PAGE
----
Sharp tooth pain while eating ice cream or drinking hot coffee may indicate sensitive teeth, and although they can be irritating, it's usually not a serious problem. Every day, people ask themselves, "why are my teeth sensitive?" Still others wonder if it's related to age. The answer is somewhat surprising: Younger adults are more affected by sensitive teeth, although tooth sensitivity can occur at any age.
Why Are My Teeth Sensitive? Is It Related To Age?
Sensitive teeth refers to the pain that arises when eating, drinking, toothbrushing or breathing cold air. The painful sensation is temporary, but may come and go over time. Tooth sensitivity is very common; the Academy of General Dentistry reports that 40 million adults suffer from it. But if you notice the sensation yourself, consult with a dental hygienist or dentist, because tooth pain can arise from other causes as well, such as a cavity or cracked tooth.
Sensitive teeth may arise from eroded tooth enamel or receding gums, which expose the dentin or tooth's root. Your tooth enamel may become damaged from overly vigorous tooth brushing, consuming acidic foods, grinding teeth, acid reflux or if you recently experienced bouts of vomiting – which can harm your enamel as you vomit. Receding gums can also create sensitivity, and is especially common in adults as they get older. Common causes of receding gums include diabetes, which can give way to periodontal disease; inadequate brushing or flossing; and using tobacco products.
Sensitive teeth may occur at any age, although the causes differ across age groups. Research by the National Institutes of Health suggests adults ages 20 to 50 are most likely to report sensitive teeth with the peak reports of dentin hypersensitivity with patients between 30 to 40 years of age. Although the exact reason for this is unknown, it may be related to the fact that the physical structure of the tooth changes with age. However, older individuals are more likely to have receding gums, one of the causes of sensitive teeth. Sometimes it comes down to more wear and tear on the tooth enamel, which occurs over time.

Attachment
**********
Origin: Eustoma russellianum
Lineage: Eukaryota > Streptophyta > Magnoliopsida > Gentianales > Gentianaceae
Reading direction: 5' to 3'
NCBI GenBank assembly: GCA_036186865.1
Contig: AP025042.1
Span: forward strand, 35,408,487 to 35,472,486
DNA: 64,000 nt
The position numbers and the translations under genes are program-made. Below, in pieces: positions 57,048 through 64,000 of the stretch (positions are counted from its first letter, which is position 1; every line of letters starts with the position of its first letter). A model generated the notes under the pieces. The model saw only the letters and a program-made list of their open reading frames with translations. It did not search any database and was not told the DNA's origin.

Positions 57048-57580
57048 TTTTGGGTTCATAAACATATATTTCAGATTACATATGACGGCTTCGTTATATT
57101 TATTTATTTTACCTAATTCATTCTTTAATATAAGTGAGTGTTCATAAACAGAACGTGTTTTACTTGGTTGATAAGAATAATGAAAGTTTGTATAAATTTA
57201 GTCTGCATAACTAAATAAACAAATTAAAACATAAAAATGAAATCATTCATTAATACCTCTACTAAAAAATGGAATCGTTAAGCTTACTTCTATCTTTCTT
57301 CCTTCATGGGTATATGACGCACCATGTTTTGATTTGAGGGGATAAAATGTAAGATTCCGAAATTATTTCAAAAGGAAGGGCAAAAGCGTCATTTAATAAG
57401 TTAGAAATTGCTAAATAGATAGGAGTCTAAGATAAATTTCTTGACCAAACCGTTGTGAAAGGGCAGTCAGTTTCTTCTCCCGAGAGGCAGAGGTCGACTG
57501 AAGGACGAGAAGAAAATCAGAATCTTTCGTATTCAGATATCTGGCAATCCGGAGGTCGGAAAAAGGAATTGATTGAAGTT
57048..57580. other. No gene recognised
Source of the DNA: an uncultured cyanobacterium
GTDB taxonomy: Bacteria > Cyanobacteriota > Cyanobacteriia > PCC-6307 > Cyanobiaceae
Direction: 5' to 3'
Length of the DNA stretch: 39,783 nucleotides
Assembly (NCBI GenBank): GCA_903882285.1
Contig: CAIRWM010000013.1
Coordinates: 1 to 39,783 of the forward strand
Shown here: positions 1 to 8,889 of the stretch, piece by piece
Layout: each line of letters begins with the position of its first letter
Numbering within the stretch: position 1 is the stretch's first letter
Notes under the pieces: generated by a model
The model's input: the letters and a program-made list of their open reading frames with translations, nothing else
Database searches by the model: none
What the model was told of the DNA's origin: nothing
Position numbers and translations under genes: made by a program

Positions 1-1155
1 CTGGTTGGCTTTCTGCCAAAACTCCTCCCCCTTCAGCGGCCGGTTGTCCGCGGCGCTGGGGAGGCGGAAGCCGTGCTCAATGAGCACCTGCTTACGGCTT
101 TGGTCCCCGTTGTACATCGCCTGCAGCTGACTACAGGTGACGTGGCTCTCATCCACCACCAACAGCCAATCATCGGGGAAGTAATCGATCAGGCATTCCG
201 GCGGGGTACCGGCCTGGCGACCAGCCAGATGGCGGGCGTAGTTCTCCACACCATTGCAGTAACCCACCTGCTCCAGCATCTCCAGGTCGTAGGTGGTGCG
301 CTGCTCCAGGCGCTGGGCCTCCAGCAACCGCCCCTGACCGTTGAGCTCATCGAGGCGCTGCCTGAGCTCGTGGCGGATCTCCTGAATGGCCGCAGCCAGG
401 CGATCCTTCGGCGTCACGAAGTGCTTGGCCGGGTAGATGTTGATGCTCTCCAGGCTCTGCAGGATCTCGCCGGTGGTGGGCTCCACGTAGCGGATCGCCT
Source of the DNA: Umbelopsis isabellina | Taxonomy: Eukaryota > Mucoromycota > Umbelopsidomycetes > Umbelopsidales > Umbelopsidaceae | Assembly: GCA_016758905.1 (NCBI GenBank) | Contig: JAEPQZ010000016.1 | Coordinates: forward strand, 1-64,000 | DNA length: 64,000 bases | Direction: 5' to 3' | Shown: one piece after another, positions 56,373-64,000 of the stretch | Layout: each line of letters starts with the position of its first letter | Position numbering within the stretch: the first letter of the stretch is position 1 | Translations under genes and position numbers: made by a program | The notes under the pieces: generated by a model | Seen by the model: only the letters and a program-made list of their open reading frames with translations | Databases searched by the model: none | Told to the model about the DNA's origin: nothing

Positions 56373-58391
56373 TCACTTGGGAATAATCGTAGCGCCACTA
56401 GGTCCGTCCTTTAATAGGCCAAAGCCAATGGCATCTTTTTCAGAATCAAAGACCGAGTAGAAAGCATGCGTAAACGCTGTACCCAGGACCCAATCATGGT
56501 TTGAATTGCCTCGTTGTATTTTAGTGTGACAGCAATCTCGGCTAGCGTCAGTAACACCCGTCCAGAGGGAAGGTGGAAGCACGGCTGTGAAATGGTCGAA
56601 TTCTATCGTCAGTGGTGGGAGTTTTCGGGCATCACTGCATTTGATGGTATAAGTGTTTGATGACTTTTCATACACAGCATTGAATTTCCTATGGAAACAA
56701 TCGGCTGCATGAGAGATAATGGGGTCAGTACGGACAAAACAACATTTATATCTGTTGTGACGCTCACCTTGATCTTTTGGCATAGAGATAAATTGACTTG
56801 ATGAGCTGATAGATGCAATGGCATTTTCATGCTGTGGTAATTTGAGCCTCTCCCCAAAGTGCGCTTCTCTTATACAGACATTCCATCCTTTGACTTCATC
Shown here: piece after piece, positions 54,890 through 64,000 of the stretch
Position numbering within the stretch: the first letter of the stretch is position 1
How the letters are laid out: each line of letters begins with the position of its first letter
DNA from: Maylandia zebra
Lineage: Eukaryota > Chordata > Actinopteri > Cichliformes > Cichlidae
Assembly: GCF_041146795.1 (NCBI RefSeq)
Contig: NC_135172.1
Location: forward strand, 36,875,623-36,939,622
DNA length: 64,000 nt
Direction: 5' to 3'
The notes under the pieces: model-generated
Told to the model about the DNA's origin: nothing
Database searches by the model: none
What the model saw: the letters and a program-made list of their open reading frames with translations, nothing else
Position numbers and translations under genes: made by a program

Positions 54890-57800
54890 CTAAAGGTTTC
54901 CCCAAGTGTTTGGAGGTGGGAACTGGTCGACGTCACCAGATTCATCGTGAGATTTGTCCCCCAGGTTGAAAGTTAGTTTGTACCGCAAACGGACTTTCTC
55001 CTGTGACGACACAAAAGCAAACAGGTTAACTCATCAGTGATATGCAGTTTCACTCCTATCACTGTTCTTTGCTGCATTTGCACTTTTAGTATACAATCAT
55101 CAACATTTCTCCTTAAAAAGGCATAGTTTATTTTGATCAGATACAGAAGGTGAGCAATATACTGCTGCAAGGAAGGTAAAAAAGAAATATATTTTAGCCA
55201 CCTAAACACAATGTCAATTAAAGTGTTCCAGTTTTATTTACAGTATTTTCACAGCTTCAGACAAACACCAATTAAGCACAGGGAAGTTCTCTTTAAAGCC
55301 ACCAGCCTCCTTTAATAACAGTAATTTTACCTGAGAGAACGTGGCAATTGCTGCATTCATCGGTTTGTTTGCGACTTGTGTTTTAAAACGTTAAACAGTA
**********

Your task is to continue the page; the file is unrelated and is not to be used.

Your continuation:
Luckily, sensitive teeth can be prevented. Proper toothbrushing and flossing techniques can prevent sensitive teeth, and it will promote healthy teeth and gums regardless of your condition. Overly hard brushing can wear down the tooth enamel due to abrasives in toothpaste. Therefore, using a soft-bristled toothbrush and a desensitizing toothpaste may help protect your enamel. Toothpastes such as Colgate® Sensitive are less abrasive for this reason.
Sensitive teeth are common among adults of all ages. Ask the dentist at your next checkup, "why are my teeth sensitive?" And he will surely point to receding gums and weak enamel as the most typical causes. Fortunately, pain from sensitive teeth may be treated with good oral hygiene, diet changes and the use of oral care products that preserve tooth enamel and promote regular mouth health.
This article is intended to promote understanding of and knowledge about general oral health topics. It is not intended to be a substitute for professional advice, diagnosis or treatment. Always seek the advice of your dentist or other qualified healthcare provider with any questions you may have regarding a medical condition or treatment.